Among the people of Geel, the term ‘mentally ill’ is never heard: even words such as ‘psychiatric’ and ‘patient’ are carefully hedged with finger-waggling and scare quotes. The family care system, as it’s known, is resolutely non-medical. When boarders meet their new families, they do so, as they always have, without a backstory or clinical diagnosis. If a word is needed to describe them, it’s often a positive one such as ‘special’, or at worst, ‘different’. This might in fact be more accurate than ‘mentally ill’, since the boarders have always included some who would today be diagnosed with learning difficulties or special needs. But the most common collective term is simply ‘boarders’, which defines them at the most pragmatic level by their social, not mental, condition. These are people who, whatever their diagnosis, have come here because they’re unable to cope on their own, and because they have no family or friends who can look after them.

The origins of the Geel story lie in the 13th century, in the martyrdom of Saint Dymphna, a legendary seventh-century Irish princess whose pagan father went mad with grief after the death of his Christian wife and demanded that Dymphna marry him. To escape the king’s incestuous passion, Dymphna fled to Europe and holed up in the marshy flatlands of Flanders. Her father finally tracked her down in Geel, and when she refused him once more, he beheaded her. Over time, she became revered as a saint with powers of intercession for the mentally afflicted, and her shrine attracted pilgrims and tales of miraculous cures.

In 1349, a church was built on the outskirts of the town around Saint Dymphna’s memorial, and in 1480 a dormitory annex was added to accommodate the growing number of pilgrims. When the stream of visitors overflowed the allotted space, townspeople started to house them in their homes, farms and stables. During the Renaissance, Geel became famous as a place of sanctuary for the mad, who arrived and stayed for reasons both spiritual and opportunistic. Some pilgrims came in hope of a cure. In other cases, it seems that families from local villages took the chance to abandon troublesome relatives whom they couldn’t afford to keep. The people of Geel absorbed them all as an act of charity and Christian piety, but also put them to work as free labour on their farms.

Today, the system continues along much the same lines. A boarder is treated as a member of the family: involved in everything, and particularly encouraged to form a strong bond with the children, a relationship that is seen as beneficial to both parties. The boarder’s conduct is expected to meet the same basic standards as everybody else’s, though it’s also understood that he or she might not have the same coping resources as others. Odd behaviour is ignored where possible, and when necessary dealt with discreetly. Those who meet these standards are ‘good’; others can be described as ‘difficult’, but never ‘bad’, ‘dumb’ or ‘crazy’. Boarders who are unable to cope on this basis will be readmitted to the hospital: this is inevitably seen as a punishment, and everyone hopes the stay ‘inside’ will be as brief as possible.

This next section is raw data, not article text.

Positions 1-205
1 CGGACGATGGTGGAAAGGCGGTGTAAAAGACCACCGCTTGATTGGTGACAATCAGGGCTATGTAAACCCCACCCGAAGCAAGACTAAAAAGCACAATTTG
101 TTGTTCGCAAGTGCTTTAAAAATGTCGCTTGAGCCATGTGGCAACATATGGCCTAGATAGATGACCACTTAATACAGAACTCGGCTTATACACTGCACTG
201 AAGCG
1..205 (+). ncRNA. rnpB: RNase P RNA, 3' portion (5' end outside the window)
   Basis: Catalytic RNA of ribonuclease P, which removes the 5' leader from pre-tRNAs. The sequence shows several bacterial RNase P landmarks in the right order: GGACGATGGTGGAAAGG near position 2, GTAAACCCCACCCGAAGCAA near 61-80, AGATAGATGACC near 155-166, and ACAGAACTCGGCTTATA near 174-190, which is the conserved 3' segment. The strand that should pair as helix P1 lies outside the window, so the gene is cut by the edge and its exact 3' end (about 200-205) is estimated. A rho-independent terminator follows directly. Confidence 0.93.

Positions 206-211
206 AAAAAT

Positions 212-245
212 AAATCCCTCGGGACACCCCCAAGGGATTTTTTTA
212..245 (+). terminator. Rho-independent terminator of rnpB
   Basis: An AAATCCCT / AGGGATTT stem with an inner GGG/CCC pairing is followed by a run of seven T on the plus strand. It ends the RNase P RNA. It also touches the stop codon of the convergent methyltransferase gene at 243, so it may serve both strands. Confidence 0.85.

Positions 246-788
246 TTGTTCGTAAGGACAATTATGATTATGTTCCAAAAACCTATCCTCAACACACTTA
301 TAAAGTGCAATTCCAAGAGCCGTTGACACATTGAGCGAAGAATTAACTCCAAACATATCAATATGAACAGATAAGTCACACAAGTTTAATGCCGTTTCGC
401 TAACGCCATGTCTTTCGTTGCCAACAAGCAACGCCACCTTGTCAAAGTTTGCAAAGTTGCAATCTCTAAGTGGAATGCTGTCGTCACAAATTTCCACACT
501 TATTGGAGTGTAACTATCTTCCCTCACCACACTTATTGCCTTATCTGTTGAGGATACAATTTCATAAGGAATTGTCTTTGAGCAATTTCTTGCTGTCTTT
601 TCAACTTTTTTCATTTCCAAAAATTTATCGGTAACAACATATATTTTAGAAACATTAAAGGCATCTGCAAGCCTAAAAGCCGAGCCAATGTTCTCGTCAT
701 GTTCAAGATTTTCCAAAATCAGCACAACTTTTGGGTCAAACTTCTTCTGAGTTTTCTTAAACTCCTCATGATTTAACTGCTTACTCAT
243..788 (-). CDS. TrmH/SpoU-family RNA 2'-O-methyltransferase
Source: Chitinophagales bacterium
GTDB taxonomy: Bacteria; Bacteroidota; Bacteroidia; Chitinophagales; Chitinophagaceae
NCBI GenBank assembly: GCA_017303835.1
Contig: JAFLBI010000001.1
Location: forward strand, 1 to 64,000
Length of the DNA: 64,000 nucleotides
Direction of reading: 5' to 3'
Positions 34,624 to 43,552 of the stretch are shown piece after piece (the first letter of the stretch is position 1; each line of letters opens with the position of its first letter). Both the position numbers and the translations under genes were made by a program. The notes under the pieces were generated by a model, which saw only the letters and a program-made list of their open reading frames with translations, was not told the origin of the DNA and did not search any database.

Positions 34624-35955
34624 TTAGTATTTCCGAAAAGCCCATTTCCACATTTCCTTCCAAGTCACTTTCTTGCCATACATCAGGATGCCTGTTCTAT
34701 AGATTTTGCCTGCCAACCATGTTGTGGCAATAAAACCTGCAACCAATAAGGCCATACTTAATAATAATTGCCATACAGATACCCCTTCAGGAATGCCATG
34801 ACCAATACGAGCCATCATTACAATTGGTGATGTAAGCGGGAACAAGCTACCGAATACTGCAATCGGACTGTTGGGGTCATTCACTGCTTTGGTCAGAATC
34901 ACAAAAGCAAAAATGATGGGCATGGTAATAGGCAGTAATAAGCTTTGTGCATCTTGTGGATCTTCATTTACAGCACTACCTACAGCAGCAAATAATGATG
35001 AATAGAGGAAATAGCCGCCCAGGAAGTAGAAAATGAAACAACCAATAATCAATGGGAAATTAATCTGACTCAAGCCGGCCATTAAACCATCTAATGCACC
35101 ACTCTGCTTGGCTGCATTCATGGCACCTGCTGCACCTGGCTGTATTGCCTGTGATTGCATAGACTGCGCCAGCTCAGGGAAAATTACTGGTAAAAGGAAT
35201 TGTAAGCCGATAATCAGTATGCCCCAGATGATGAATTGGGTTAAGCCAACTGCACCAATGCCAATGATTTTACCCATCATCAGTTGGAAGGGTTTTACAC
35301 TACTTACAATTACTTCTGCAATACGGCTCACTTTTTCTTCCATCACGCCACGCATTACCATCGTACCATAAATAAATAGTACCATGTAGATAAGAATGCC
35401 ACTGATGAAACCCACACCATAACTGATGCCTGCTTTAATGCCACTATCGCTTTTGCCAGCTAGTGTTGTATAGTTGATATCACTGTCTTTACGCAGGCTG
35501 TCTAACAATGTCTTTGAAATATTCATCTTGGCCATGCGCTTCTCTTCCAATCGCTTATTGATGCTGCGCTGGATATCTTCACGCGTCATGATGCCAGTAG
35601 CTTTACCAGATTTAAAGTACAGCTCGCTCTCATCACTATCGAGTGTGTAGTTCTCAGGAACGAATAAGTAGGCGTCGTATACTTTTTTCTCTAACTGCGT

The people of Geel don’t regard any of this as therapy: it’s simply ‘family care’. But throughout the town’s long history, many both inside and outside the psychiatric profession have wondered whether this is not only a form of therapy in itself, but perhaps the best form there is. However we might categorise or diagnose their conditions, and whatever we believe their cause to be — whether genetics or childhood trauma or brain chemistry or modern society — the ‘mentally ill’ are in practice those who have fallen through the net, who have broken the ties that bind the rest of us in our social contract, who are no longer able to connect. If these ties can be remade so that the individual is reintegrated with the collective, doesn’t ‘family care’ amount to therapy? Even, perhaps, the closest we can approach to an actual cure?

More at the link.



Hey guys, Anna here. We are super-duper excited to have a SPECIAL REPORT from an expert in one of my personal favorite things, BEARDS. Art Allen will fill you in on his credentials below. Please enjoy this foray into the follicular landscape of the faces of our favorite crew.

Well now, what’s this bearded man doing writing for a fashion blog? Well, I do a beard contest every year, and I have watched Star Trek: The Next Generation basically all the time since I was six. So excuse me for having opinions, because I do.

Plus, beards are a sort of fashion piece. Beverly even says so in the episode “The Quality of Life” when Geordi grows a badass beard.


The producers knew if they let him keep the beard they’d have to give him top billing and name the show “Geordi Laforge and His Bitchin’ Beard in Star Trek: The Next Generation”

But not all beards on TNG have been badass.